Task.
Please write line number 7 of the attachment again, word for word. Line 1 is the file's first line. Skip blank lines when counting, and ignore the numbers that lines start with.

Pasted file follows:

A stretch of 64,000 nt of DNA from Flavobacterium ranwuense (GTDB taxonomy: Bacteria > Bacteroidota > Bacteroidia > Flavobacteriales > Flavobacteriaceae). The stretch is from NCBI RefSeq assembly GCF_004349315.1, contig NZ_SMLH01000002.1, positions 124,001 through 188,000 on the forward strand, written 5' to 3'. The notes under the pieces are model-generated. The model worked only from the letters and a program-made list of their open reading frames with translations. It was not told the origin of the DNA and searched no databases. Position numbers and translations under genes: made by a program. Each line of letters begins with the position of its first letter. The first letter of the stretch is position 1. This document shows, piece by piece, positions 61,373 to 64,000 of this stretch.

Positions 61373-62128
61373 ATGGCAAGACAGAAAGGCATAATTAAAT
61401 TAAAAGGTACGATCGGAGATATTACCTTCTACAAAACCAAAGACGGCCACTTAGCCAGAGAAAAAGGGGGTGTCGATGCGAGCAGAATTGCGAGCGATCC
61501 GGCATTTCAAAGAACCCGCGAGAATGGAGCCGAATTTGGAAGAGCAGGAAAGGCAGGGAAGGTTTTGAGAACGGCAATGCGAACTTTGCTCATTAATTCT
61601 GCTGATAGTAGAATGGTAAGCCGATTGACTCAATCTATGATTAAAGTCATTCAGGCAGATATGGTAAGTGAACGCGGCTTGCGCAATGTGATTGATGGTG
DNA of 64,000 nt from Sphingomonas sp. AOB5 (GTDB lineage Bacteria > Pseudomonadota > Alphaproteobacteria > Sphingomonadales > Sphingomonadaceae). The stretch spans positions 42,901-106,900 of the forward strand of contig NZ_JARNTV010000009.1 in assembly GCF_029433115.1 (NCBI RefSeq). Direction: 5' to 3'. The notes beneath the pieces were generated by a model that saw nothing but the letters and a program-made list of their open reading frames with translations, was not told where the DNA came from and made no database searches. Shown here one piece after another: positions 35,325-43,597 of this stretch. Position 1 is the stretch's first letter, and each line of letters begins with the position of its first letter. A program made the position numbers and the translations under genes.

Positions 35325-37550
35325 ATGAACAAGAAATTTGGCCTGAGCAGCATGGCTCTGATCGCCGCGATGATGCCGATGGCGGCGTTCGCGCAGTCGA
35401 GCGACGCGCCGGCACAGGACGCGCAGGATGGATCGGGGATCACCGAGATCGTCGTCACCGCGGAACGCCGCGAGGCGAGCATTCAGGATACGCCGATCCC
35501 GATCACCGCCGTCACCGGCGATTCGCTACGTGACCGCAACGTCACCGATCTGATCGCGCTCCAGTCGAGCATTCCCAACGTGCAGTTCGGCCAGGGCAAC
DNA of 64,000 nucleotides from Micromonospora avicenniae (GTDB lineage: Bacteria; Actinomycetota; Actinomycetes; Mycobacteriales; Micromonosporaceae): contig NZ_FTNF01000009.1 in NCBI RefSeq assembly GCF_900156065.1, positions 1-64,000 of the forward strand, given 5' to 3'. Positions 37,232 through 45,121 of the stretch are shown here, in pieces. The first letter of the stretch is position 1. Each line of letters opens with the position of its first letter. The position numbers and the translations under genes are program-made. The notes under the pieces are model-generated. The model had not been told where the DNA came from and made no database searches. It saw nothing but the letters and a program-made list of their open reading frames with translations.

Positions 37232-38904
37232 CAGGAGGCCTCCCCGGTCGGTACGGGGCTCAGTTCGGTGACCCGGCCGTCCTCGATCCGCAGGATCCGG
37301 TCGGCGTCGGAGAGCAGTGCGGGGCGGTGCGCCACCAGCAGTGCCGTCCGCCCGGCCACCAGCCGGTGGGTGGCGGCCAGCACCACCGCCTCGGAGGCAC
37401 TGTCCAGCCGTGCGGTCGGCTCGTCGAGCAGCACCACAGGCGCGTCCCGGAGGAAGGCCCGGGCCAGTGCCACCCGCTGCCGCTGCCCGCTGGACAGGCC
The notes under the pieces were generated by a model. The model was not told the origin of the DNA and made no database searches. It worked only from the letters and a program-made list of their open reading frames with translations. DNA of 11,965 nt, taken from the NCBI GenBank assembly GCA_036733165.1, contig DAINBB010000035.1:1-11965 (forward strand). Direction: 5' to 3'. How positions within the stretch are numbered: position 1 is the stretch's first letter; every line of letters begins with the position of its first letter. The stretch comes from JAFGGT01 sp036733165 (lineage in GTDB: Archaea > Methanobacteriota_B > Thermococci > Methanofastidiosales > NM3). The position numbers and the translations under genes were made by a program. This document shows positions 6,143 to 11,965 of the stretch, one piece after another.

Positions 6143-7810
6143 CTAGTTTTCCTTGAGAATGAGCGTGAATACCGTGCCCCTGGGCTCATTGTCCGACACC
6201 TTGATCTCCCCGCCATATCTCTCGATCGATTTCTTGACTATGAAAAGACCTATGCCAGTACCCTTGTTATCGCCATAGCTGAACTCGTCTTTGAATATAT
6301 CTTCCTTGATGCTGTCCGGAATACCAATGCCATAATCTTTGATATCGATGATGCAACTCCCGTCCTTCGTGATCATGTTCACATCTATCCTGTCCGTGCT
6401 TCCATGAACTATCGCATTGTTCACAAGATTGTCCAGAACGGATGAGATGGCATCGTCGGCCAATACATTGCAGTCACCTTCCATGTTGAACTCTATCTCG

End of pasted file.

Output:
DNA of 64,000 nt from Sphingomonas sp. AOB5 (GTDB lineage Bacteria > Pseudomonadota > Alphaproteobacteria > Sphingomonadales > Sphingomonadaceae). The stretch spans positions 42,901-106,900 of the forward strand of contig NZ_JARNTV010000009.1 in assembly GCF_029433115.1 (NCBI RefSeq). Direction: 5' to 3'. The notes beneath the pieces were generated by a model that saw nothing but the letters and a program-made list of their open reading frames with translations, was not told where the DNA came from and made no database searches. Shown here one piece after another: positions 35,325-43,597 of this stretch. Position 1 is the stretch's first letter, and each line of letters begins with the position of its first letter. A program made the position numbers and the translations under genes.